Raising Pro-Life Children in a Culture of Death
The latest sound bytes that came out of New York and Virginia have caused most of us terrible grief, as we look up from our day-to-day lives and recognize that our country really has turned into a culture of death. So many facets of our society proclaim that human life isn’t worth much, but none so boldly and unapologetically as the shameful sin of abortion. As the conversation now shifts from the killing of infants in the womb to the killing of infants lying in a hospital bassinet, we look into the faces of our own children and wonder what sort of world they will be raising kids in. What sort of decisions will they face when it comes to the lives of their babies, and will they revere human life enough to know which decision to make? Will they grow up recognizing all people as special creations, made in the image of the one true God? Or will they listen to the demented arguments of those hellbent on killing and find them quite reasonable?
It all boils down to worldview. How can we instill a pro-life ethos in our children? No matter what is happening outside the front door of our homes, how do we create and foster and cherish a culture of life inside our own families? I believe it is entirely possible, but only if we talk to our children. If we shy away from the tough subjects with our kids, they will be left to guess how to process all of things that they see and hear around them. They need our guidance. And, most importantly, they need guidance from a biblical perspective. In the way that we live and in the way that we teach our children, our goal should always be raising true disciples who leave our homes with a crystal clear biblical lens through which to see and understand the world. With that in mind, here are four ways that we can help our children grow up with a reverence for human life.
1. Teach them that human beings are different from the rest of creation. Our kids need to learn from an early age that human beings are special. Not only were we created in the image of the creator God, we were also created for relationship with Him. We have souls that will never die, and we were appointed to look after and take care of the rest of His creation. Every human life is precious because we are a reflection of our Creator. Our children need to understand that all the animals in the world, as sweet as they can be, are not as precious as a single human life. (Genesis 1:26-27, Mark 12:30)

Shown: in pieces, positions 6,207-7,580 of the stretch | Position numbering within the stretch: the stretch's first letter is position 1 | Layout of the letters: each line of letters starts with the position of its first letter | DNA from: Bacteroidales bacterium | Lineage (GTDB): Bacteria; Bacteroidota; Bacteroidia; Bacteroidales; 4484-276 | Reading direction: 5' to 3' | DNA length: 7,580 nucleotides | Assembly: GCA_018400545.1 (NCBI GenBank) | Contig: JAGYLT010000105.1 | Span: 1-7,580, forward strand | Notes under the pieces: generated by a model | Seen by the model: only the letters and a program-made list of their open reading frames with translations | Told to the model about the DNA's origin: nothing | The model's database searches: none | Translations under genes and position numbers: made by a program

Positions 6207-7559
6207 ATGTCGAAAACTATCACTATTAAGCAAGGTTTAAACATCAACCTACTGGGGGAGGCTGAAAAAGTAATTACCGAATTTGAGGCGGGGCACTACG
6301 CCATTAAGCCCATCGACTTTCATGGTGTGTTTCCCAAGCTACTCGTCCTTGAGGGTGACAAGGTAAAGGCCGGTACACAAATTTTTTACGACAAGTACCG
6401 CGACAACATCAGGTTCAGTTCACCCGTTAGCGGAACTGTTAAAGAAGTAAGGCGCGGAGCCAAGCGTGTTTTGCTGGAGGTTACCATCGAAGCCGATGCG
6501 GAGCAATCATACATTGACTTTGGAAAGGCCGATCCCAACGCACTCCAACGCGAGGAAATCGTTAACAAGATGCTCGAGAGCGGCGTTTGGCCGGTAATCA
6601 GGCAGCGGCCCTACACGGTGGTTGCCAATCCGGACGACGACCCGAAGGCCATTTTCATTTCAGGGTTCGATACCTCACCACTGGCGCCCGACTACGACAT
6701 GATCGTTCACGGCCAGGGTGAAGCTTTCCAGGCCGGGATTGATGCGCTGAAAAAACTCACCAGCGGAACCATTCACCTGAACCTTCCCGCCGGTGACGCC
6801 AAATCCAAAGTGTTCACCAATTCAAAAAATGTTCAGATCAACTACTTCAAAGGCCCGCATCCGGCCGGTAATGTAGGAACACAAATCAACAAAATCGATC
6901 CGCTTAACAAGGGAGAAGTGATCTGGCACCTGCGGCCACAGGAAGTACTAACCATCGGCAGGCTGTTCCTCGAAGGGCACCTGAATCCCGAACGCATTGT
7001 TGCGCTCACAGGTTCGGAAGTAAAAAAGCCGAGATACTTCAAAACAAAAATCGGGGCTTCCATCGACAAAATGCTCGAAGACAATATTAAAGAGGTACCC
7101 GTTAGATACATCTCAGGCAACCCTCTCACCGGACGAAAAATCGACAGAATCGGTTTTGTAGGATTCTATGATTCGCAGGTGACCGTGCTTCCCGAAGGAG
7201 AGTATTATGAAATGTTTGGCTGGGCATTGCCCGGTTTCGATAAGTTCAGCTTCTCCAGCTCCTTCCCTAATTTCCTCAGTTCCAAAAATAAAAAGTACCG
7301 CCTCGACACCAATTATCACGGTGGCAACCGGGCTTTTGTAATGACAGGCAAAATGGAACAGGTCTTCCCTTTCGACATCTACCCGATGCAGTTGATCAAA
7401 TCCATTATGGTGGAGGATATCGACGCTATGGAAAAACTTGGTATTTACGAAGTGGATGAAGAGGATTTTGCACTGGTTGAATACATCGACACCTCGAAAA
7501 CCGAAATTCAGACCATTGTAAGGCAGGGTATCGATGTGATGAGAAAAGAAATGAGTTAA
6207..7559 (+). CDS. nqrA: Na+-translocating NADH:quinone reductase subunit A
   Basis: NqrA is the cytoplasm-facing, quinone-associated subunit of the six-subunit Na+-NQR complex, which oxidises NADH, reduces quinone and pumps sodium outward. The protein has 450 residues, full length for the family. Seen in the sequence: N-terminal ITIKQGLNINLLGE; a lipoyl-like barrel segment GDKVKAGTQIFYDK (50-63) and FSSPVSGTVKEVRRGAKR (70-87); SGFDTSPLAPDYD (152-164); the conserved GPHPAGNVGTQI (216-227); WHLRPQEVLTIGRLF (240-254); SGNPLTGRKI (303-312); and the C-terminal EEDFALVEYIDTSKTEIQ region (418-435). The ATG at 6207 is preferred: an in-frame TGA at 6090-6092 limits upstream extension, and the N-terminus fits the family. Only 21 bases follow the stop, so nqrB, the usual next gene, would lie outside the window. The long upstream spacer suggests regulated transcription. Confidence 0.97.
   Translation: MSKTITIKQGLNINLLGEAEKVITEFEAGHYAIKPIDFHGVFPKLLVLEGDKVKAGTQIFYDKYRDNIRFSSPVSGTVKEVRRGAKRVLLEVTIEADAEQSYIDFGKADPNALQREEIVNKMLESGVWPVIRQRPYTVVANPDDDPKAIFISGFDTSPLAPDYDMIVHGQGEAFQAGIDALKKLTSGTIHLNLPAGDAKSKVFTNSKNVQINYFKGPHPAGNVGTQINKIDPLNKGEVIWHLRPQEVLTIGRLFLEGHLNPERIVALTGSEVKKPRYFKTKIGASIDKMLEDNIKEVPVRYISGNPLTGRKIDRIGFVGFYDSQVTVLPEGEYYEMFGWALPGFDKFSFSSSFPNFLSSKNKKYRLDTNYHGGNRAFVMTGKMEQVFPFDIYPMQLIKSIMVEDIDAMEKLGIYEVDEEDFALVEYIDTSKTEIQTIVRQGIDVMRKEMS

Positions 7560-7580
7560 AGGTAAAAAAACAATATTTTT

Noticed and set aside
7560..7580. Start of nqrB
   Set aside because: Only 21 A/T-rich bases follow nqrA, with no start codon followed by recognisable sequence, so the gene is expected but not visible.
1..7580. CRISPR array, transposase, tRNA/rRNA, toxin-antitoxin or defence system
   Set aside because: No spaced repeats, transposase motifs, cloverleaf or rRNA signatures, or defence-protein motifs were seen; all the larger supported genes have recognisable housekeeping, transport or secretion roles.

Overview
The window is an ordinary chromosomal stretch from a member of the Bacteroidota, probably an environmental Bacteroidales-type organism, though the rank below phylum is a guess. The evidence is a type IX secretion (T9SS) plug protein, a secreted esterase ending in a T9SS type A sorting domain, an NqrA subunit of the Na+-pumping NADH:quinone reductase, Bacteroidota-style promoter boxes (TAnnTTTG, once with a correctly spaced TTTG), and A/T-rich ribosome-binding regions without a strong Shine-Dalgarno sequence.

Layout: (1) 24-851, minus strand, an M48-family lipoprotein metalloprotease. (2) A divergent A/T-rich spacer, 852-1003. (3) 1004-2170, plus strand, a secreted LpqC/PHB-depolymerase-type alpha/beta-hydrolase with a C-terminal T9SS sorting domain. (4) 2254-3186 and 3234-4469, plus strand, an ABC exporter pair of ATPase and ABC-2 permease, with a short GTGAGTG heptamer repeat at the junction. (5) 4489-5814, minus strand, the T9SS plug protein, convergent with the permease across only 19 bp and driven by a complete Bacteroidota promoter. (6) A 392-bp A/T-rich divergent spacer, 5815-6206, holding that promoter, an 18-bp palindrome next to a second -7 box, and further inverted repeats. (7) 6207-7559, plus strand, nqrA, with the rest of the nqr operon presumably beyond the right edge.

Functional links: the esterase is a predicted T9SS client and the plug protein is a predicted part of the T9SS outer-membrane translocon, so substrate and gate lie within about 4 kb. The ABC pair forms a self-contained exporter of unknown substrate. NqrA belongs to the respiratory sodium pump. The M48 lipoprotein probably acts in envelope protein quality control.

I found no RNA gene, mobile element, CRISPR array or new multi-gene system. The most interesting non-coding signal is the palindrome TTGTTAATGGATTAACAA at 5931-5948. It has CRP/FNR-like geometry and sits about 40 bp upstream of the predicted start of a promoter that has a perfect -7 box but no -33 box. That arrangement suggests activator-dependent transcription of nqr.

2. Teach them about abortion. Our children need to know that abortion exists. They need to know that there are people in our country who make it their life mission to see abortion widely accepted and regularly utilized. Even younger children can understand the concept, and they will unequivocally recognize that it is wrong. We can use abortion as an opportunity to show our children how wicked the human heart really is, how bent toward sin it is, and how easily and quickly we try to justify our sins. With older children, we can show them examples of the kind of rhetoric that would try to convince them that abortion is none of their business. Then we can teach them otherwise. (Jeremiah 17:9, Romans 3:23)
3. Teach them that people are worth our time. Our children need to know that no one is worthless or not worth helping or not worth dealing with. People can be difficult, no doubt. They can be annoying and needy. But, through our actions and attitudes toward the human beings around us, we can show our children that people are worth the bother. They are worth the investment and the care and the time. The last thing our children should ever see us doing is writing someone off as hopeless. If anyone is a special creation of God, there is always hope. We can teach our children to look into the face of every person, even those that are more difficult to love or even tolerate, and recognize them as one made in the image of God. (Incidentally, this includes the abortion activists.) (John 13:34, Romans 15:13)
4. Teach them to serve others. Our children need to know that one of the fastest ways to see the value in another individual is by serving them. When we serve others we bind ourselves to them in a special way. We humble ourselves and put the needs of another ahead of our own. One of the most formative experiences that I regularly had as a child was going to a nursing home with my church. Even now, I always leave the nursing home with a greater understanding of the enduring worth of human life. When we share these experiences with our children, they, too, will begin to see humanity as something much bigger than their own experiences. And they will have a clearer view of how God uses people, in all phases and stages of life, to accomplish His will and purposes. (Galatians 5:3, Romans 12:1)
We are in the perfect position while our kids are still in our homes to fill their hearts and minds with the things of God. May the Lord bless you as you teach your children. I pray that together we will raise up a prolife generation that will seek to honor God in this battle for life. And in all things. Amen.